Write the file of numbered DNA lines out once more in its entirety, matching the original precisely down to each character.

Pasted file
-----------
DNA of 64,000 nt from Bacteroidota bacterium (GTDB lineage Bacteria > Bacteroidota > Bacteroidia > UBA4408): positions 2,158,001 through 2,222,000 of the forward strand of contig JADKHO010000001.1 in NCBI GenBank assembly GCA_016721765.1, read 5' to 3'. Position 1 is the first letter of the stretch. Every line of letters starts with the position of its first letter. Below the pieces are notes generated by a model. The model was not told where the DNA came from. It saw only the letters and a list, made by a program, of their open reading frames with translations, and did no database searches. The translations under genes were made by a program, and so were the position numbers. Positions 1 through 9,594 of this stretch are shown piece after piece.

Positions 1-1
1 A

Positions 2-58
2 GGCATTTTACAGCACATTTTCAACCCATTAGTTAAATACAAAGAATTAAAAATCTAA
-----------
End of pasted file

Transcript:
DNA of 64,000 nt from Bacteroidota bacterium (GTDB lineage Bacteria > Bacteroidota > Bacteroidia > UBA4408): positions 2,158,001 through 2,222,000 of the forward strand of contig JADKHO010000001.1 in NCBI GenBank assembly GCA_016721765.1, read 5' to 3'. Position 1 is the first letter of the stretch. Every line of letters starts with the position of its first letter. Below the pieces are notes generated by a model. The model was not told where the DNA came from. It saw only the letters and a list, made by a program, of their open reading frames with translations, and did no database searches. The translations under genes were made by a program, and so were the position numbers. Positions 1 through 9,594 of this stretch are shown piece after piece.

Positions 1-1
1 A

Positions 2-58
2 GGCATTTTACAGCACATTTTCAACCCATTAGTTAAATACAAAGAATTAAAAATCTAA